The Imperative of Regulation (Article)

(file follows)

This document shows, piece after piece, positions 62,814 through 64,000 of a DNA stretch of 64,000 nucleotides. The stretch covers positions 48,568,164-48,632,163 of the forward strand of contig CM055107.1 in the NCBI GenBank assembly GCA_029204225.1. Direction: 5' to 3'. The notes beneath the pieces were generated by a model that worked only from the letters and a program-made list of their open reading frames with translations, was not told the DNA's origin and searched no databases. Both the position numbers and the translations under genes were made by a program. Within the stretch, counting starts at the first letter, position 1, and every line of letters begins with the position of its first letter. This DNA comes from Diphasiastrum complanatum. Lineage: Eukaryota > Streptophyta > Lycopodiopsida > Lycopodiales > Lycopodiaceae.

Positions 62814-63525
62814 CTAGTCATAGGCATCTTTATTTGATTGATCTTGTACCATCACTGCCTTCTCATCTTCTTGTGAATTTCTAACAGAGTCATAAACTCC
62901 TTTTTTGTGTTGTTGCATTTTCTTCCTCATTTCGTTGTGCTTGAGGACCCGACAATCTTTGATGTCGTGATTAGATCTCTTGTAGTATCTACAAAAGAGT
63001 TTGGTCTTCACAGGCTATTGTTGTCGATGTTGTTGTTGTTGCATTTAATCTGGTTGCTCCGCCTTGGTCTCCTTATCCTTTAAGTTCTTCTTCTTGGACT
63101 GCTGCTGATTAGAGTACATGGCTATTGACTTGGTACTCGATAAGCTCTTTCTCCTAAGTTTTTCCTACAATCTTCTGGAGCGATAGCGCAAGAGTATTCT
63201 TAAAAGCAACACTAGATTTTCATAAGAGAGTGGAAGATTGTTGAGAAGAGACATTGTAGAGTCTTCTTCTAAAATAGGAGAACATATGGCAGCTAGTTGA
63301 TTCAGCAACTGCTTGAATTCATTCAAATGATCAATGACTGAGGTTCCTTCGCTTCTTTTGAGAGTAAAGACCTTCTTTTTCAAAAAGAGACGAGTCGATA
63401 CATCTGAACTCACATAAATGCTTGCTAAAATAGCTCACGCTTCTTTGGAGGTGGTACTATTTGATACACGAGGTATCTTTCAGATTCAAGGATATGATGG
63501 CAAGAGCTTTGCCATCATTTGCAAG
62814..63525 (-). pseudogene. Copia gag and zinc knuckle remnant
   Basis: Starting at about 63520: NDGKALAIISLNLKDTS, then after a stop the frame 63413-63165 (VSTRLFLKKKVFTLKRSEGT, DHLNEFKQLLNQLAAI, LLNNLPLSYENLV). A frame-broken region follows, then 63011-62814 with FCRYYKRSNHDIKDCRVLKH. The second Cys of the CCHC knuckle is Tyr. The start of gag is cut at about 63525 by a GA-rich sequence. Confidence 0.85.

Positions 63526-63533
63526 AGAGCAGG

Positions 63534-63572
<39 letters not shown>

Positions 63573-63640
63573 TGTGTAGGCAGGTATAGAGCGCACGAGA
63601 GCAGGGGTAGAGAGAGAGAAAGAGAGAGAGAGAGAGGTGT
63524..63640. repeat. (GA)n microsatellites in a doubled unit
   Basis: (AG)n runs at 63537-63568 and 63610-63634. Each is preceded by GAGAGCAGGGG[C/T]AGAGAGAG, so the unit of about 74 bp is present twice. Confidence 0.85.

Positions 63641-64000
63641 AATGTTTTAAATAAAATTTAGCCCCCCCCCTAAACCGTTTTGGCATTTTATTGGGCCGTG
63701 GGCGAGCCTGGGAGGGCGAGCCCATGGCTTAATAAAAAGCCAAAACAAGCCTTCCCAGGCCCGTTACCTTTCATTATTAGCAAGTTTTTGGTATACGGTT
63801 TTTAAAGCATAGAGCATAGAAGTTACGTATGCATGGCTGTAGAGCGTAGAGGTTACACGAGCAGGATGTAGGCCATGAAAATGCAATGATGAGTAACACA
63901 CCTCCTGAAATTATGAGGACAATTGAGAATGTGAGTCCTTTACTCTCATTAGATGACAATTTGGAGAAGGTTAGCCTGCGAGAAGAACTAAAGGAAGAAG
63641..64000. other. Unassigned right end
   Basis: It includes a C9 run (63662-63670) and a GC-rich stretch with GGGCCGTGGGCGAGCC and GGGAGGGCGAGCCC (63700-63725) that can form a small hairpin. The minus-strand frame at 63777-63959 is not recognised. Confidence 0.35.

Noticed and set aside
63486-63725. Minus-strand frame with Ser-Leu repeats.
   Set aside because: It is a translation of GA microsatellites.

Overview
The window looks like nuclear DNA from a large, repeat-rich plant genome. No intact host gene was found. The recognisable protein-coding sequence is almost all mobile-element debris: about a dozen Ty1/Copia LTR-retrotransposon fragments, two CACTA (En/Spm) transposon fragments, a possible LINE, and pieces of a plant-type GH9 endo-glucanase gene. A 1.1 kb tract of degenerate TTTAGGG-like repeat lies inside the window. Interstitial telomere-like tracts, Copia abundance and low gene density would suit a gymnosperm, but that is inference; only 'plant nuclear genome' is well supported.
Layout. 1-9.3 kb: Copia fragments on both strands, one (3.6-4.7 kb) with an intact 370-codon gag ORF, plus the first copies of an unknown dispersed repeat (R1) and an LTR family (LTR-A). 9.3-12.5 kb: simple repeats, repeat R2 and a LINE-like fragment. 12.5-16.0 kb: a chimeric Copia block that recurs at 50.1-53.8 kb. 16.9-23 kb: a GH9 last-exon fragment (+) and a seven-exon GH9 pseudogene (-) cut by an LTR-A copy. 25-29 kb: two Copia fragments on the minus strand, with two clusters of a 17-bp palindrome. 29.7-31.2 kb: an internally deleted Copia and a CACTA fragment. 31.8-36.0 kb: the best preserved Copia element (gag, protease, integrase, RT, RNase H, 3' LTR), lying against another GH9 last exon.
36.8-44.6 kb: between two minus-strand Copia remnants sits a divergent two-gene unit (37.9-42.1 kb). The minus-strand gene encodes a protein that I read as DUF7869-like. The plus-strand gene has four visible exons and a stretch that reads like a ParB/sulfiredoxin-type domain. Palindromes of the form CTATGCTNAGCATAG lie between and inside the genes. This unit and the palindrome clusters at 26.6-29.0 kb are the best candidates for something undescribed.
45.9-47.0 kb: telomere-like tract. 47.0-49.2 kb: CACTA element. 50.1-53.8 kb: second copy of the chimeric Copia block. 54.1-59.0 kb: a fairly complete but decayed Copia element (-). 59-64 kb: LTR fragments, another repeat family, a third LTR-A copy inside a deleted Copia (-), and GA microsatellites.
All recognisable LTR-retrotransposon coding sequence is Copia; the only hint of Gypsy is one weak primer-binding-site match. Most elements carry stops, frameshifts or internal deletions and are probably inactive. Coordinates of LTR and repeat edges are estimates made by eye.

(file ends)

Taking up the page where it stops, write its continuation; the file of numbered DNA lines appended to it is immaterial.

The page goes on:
The ravaging COVID-19 pandemic has almost pushed into oblivion the fact that the United States is still struggling with an immense addiction crisis. Drug overdose deaths rose from 16,849 in 1999 to nearly 110,000—of which an estimated 75,000 involved opioids—in 2022. On a yearly basis, the opioid casualty rate is higher than the combined number of victims of firearm violence and car accidents. The COVID-19 epidemic might have helped to worsen the addiction crisis by stimulating drug use among adolescents and diverting national attention to yet another public health crisis. In the past decade, the sharpest increase in deaths occurred among those related to fentanyl and fentanyl analogs (illicitly manufactured, synthetic opioids of greater potency). In the first opioid crisis wave (1998–2010), opioid-related deaths were mainly associated with prescription opioids such as Oxycontin (oxycodone hydrochloride). The mass prescription of these narcotic drugs did anything but control the pervasive phenomenon of ‘addiction on prescription’ that played such an important role in the emergence and robustness of the US opioid crisis. Using a long-term drug lifecycle analytic approach, in this article I will show how opioid-producing pharmaceutical companies created a medical market for opioid painkillers. They thus fueled a consumer demand for potent opioid drugs that was eagerly capitalized on by criminal entrepreneurs and their international logistic networks. I will also point out the failure of US authorities to effectively respond to this crisis due to the gap between narcotic product regulation, regulation of marketing practices and the rise of a corporate-dominated health care system. Ironically, this turned the most powerful geopolitical force in the war against drugs into its greatest victim. Due to formulary availability and regulatory barriers to accessibility, European countries have been relatively protected against following suit the US opioid crisis.